I am building a temperature controller that can maintain a chamber temperature by both heating and cooling. I am using a chest freezer as the cooler and a ceramic “lizard lamp” as the heater. I have been researching solid state relays vs. electromechanical relays for the application and I am having trouble getting a good answer. It seems everything points towards SSR (especially for interfacing with Arduino) if it is affordable for the application. Is there any technical reason to avoid SSR for a turning on a refrigerator compressor or a resistive heater?

Not in my opinion. Frankly, the only thing SSR's have against them is cost relative to an electromechanical relay for the same ratings.

Hopefully my bit of experience will help with your decision...

refrigerator compressor

In my experience, refrigerator compressors need to be fully on or fully off, have a (sometimes huge) current surge when turned on, and need a bit of quiet time after they're turned off (can't be turned back on right away). Pulse-width modulation is not a good choice. I suspect a relay with good contacts would be the best choice.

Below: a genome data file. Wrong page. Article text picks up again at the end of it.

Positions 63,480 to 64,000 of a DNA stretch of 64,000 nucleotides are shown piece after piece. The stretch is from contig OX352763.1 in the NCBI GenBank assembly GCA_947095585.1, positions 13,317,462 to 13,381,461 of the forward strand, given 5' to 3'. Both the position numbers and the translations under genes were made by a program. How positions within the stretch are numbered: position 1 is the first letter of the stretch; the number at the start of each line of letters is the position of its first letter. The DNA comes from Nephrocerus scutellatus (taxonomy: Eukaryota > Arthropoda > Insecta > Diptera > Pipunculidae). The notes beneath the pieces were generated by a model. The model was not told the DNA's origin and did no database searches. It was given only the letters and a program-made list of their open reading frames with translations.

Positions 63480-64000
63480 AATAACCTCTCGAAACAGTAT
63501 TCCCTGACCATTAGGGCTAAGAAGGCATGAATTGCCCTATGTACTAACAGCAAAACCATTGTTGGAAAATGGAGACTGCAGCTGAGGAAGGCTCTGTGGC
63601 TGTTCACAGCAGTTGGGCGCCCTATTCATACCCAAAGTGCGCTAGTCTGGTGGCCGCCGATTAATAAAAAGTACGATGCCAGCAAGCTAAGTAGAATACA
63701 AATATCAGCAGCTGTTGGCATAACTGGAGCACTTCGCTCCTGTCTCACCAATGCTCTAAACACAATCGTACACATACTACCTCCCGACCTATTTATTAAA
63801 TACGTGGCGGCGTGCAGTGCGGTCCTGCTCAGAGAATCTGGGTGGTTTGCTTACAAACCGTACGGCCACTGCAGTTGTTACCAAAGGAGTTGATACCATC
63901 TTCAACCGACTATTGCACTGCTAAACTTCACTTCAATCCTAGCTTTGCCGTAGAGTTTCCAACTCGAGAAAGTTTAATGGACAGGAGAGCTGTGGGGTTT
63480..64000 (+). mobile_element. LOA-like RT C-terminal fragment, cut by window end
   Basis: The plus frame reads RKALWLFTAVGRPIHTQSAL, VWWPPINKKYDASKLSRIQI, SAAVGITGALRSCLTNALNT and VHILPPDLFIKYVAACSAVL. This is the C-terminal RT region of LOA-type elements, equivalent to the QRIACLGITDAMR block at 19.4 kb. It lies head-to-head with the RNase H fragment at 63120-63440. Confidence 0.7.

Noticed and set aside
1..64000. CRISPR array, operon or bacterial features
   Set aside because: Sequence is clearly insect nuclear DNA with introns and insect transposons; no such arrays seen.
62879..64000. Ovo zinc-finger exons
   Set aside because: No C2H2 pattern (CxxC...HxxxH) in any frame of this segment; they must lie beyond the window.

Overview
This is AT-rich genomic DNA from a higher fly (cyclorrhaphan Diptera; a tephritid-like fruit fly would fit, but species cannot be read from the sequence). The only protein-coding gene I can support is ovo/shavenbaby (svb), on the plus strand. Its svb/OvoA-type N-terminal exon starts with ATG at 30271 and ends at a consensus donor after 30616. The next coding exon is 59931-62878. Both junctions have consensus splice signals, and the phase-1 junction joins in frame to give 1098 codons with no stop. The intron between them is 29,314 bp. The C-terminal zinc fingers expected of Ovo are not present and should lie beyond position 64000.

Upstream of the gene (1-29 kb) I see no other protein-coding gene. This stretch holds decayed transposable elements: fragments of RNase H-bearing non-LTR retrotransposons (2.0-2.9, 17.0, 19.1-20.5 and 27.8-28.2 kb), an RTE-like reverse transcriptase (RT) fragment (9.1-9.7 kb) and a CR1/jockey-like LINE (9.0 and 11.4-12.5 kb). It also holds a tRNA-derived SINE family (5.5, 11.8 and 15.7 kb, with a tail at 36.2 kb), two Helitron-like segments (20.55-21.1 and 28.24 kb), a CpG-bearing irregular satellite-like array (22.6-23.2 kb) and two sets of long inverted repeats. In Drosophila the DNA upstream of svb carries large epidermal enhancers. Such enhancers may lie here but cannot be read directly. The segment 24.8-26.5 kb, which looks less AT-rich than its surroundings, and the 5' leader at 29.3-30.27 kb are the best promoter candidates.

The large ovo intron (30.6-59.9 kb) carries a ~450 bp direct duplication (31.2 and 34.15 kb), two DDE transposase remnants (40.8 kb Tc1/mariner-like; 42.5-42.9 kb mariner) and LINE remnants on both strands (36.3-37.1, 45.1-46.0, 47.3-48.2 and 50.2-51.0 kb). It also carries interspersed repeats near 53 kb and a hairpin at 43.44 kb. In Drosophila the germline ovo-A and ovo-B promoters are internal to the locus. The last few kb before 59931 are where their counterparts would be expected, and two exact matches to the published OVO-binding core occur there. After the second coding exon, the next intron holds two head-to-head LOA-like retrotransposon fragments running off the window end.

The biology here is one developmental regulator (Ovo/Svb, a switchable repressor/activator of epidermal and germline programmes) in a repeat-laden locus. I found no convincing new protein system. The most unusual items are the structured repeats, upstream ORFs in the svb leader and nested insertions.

resistive heater

In my experience, resistive heaters can be variably controlled. Pulse-width modulation is a good choice. If you need to vary the output of the heater, SSR is probably the best choice of the two.

When I did something similar we used a PID loop to control the temperature. The PID output was fed to a drum sequencer to turn the coolers on/off and the heater was used as trim.

  • Brian

An SSR (appropriately conservatively rated) should be fine to switch the compressor on and off. Yes, after its switched off, you should give it a few minutes (maybe 3?) to settle before switching it on again. While PWM will vary the output from a resistive heater, you won't find an SSR (and certainly no mechanical relay) that will switch as fast as the standard Arduino PWM outputs.

I believe it is possible to adjust the 'hardware' PWM output frequency, but hopefully someone else can explain how that is done to both of us!

Regarding the control algorithm, did you see this thread?

Thanks for the input. I had not seen that thread but when I start looking at PID control it will definitely be useful. Initially, I am just going to turn on the heating/cooling to keep the temp within 2 degrees. Its a brewing application, so the time constants are long so average temps will be fine.